Friday, August 23, 2019

More Thoughts On Helping Children



Yesterday, a girl got stuck. I don't mean literally, but rather metaphorically. When her mother left her in the morning she began to shadow me, which is a common enough thing. I often wear a skirt of a half dozen kids or more during the first few weeks of school; I'm honored they allow me to be their comfort adult. When we got to the area near the cast iron pump, we decided we would sit on the ground together and watch the action. After a bit, I was needed elsewhere so I told her, "I'm going to the snack table. Do you want to come with me?" She replied, "No," she would stay right here, so I went about my business.

I left her in the midst of quite a bit of action, with children pumping water into a large tub, then working together to dump it down the hill in a game they've come to call "major overflow." Later, I spied her in the same spot, although now she was sitting all alone. Some time later she was still there in the same spot, just sitting, not apparently doing anything. She didn't appear upset. When she was still there after another spell had passed, still alone, still not doing anything, I checked in with her. She still seemed okay, but she had been sitting there for a long time, unsmiling and unengaged, so I said, "I'm going to the workbench. Do you want to come with me?" She answered, "Yes," took my hand, smiled in a way that I took as a "thank you" and together we walked down the hill.

In yesterday's post, I cautioned about our adult tendency to offer children, however well-intended, unsolicited advice and help, how this very often impedes or even prevents children from figuring out how to do things on their own. But there is a flip-side, I think, as well. Every one of us at one time or another needs the help of our fellow humans. As Yuval Noah Harari convincingly argues in his book Sapiens, our single greatest adaptive advantage as a species is our ability to act collectively, to cooperate, and helping one another stands at the center of that. It's a fine line we walk, then, between helping and not helping. Likewise, it's an equally fine line between doing it for ourselves and asking for help.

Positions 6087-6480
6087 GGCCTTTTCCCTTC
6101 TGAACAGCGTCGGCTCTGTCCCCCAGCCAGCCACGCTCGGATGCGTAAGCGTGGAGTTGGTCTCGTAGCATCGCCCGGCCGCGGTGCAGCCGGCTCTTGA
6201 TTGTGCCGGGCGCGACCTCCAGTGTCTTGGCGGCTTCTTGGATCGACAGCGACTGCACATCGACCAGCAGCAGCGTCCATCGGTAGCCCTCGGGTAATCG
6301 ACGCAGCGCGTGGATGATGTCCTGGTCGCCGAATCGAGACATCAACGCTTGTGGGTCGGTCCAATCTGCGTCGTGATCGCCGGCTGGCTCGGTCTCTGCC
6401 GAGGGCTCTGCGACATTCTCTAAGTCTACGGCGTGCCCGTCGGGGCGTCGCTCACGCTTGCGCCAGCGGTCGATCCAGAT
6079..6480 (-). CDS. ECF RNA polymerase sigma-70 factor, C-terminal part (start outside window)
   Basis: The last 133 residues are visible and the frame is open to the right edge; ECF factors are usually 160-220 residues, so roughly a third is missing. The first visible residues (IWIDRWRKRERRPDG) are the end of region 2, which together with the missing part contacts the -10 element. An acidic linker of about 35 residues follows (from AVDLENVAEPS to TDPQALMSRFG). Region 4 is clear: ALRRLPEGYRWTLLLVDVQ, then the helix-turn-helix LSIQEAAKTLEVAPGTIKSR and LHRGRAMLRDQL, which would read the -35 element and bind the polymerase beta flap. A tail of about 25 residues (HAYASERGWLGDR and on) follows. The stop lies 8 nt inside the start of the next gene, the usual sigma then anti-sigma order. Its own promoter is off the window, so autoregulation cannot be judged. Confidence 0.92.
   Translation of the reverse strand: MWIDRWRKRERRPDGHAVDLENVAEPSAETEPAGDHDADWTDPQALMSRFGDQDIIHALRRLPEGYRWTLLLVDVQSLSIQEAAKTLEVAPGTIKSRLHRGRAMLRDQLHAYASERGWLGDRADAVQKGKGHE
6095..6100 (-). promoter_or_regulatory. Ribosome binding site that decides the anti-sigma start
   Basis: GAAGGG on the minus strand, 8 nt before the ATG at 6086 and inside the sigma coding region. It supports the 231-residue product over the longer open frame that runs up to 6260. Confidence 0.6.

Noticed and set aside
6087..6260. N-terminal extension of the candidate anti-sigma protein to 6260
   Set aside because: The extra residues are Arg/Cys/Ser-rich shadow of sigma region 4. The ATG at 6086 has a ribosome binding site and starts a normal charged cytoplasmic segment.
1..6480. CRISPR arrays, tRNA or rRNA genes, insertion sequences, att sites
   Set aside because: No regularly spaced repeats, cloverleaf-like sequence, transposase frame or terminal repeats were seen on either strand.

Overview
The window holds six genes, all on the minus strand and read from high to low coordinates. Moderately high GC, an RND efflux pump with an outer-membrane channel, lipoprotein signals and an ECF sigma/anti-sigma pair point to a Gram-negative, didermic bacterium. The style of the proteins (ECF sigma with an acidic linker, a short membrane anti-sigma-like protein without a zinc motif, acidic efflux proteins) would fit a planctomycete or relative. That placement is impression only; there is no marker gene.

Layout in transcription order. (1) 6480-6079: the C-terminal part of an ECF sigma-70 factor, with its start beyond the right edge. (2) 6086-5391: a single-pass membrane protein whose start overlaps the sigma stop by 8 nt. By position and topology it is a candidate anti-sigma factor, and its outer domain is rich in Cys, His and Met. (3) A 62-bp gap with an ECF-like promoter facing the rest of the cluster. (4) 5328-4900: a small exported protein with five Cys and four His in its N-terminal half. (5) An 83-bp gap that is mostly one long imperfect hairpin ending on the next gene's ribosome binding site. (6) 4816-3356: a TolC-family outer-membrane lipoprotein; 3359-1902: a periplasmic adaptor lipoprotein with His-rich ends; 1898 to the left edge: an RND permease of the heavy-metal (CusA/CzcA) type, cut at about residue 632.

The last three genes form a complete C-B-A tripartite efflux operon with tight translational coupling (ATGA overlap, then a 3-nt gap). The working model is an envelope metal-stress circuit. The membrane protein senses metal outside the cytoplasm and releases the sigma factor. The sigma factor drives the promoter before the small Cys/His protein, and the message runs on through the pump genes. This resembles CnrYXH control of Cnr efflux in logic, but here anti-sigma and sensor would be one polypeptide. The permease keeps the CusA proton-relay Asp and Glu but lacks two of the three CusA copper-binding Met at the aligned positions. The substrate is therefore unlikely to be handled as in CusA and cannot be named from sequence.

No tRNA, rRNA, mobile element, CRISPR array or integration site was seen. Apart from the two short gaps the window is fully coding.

As a society, we value independence, while casting dependence as a sign of immaturity or weakness. It causes people to feel ashamed, for instance, to admit they've sought the help of mental health professionals. We even worry or joke that as parents we're going to be the reason our children will one day need therapy, as if knowing when and how to ask for help is not a sign of wisdom. For many of us, there is a stigma attached, especially as adults, to needing the help or advice of our fellow humans causing us to put on a brave face, to insist everything is perfectly fine, even to the point of self-deception, and all to avoid being thought too needy or incompetent or, again, weak.

I'll never know for certain, but it seemed that the girl needed my help to move on, to become unstuck. I'd given her the time and space to exercise her independence, but, at least on this day, it appeared she was incapable of doing it on her own so I offered my help and she accepted. We want them to be independent, to feel masterful in their lives, competent, but at the same time, we also want them to know when and how to ask for help. Mostly, we do that by role modeling it, by asking for help ourselves, but I hope that yesterday I showed the girl that the world is full of willing helpers and that there is no shame in accepting help when you need it.

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